Warren Buffett Reminds Us of the Critical Importance of Treating Customers Well
While we don't often think of the customers of the various companies Berkshire Hathaway owns, Warren Buffett wants us to know their satisfaction is more important than just about everything else.
In the 2005 letter to Berkshire Hathaway shareholders, Buffett penned the preceding quote, explaining how he thinks about and invests in great businesses.
Beyond the financial statements
Often in investing we can be drawn into considering only what the balance sheet or income statement will tell us. Yet Buffett continually speaks to the reality that businesses of all shapes and sizes are successful when they've established a "moat" that protects them.
One of the ways to do that is through low costs. Another is through a powerful brand. Yet in each of those approaches, Buffett understands that the satisfaction of customers who pay for goods and services is absolutely critical.
The powerful thought
Buffett went on to say:
When our long-term competitive position improves as a result of these almost unnoticeable actions, we describe the phenomenon as "widening the moat." And doing that is essential if we are to have the kind of business we want a decade or two from now. We always, of course, hope to earn more money in the short term. But when short term and long term conflict, widening the moat must take precedence.
Though it isn't a Berkshire investment, consider Amazon.com , which made less in the three years from 2011 to 2013 combined -- $866 million -- than it did in either 2009 or 2010:
Yet over those five years, Amazon watched its stock skyrocket by almost 650%, from $54 a share to nearly $400. Why? It undoubtedly couldn't have been the bottom line.
Instead, there was the undeniable reality it had done an incredible job at growing its revenue to stand three times higher in 2013 than it did in 2009:
So how did it grow its top line so remarkably? Of course its low prices played a role. But there is also the undeniable -- and often underreported -- reality that Amazon is one of the best companies at satisfying its customers.
Amazon CEO Jeff Bezos once said: "We're not competitor obsessed; we're customer obsessed. We start with what the customer needs and we work backwards."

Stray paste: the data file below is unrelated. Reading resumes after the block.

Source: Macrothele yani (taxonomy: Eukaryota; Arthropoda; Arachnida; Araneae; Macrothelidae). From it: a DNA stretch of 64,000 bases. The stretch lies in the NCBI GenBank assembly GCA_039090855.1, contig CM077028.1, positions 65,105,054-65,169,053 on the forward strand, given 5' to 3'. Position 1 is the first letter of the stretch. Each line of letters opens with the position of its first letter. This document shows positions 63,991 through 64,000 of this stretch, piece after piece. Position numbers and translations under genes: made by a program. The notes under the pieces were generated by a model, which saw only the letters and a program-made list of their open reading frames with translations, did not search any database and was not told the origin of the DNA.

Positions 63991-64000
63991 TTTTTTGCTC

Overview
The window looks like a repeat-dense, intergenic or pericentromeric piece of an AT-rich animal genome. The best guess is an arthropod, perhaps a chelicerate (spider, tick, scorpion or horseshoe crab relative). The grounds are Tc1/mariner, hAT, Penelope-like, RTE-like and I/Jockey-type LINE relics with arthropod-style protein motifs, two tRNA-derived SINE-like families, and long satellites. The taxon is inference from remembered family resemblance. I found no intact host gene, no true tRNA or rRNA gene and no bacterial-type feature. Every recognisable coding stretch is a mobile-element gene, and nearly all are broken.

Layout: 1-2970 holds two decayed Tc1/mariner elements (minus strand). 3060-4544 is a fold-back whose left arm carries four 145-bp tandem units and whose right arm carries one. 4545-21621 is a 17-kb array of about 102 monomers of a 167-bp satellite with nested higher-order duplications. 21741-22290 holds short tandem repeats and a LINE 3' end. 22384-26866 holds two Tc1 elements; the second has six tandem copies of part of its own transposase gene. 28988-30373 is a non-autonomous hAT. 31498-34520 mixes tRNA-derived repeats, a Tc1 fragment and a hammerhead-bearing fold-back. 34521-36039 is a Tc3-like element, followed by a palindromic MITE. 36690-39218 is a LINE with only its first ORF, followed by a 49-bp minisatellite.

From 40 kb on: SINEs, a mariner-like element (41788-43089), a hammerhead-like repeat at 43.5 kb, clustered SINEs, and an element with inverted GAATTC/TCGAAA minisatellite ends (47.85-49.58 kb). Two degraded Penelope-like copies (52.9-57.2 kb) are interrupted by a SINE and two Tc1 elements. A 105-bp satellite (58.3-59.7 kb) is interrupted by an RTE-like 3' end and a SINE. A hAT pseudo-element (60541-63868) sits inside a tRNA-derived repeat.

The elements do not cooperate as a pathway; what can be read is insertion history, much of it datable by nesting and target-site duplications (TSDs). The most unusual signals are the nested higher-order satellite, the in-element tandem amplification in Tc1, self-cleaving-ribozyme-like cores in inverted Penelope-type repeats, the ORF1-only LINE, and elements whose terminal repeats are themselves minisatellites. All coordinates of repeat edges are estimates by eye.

Consider for a moment that Amazon topped the American Customer Satisfaction Index for Internet retail with a score of 88 in 2013, an improvement over its own leading mark of 85 in 2012. Meanwhile, the Internet retail industry as a whole saw its satisfaction rating fall by 5% to 78 last year.
The 2014 Temkin Customer Service rating for Amazon was even more impressive, as its score of 79% placed Amazon second of 232 companies in the United States. In addition, Amazon was head and shoulders above the 59% posted by the broader retail industry, and its showing was a remarkable improvement over the 67% it posted in 2013.
It should come as no surprise that Buffett said last fall of Amazon's chief: "It's a tremendous accomplishment what Jeff Bezos has done -- I tip my hat to him. He's a great businessman and a good guy, too."
All too often investors think short-term quarterly improvements in income are the only thing that matters. However, as I've noted, Buffett suggests that "when short-term and long-term conflict, widening the moat must take precedence." Bezos and so many others who have been successful have clung to this reality, and they've widened their moats by offering great service to customers.
Warren Buffett wants us to see that while satisfying customers and widening a moat may not impress anyone on Wall Street over the short term, in the long run, it truly makes all the difference in the world.
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The article Warren Buffett Reminds Us of the Critical Importance of Treating Customers Well originally appeared on Fool.com.Patrick Morris owns shares of Amazon.com and Berkshire Hathaway. The Motley Fool recommends and owns shares of Amazon.com and Berkshire Hathaway. Try any of our Foolish newsletter services free for 30 days. We Fools don't all hold the same opinions, but we all believe that considering a diverse range of insights makes us better investors. The Motley Fool has a disclosure policy.
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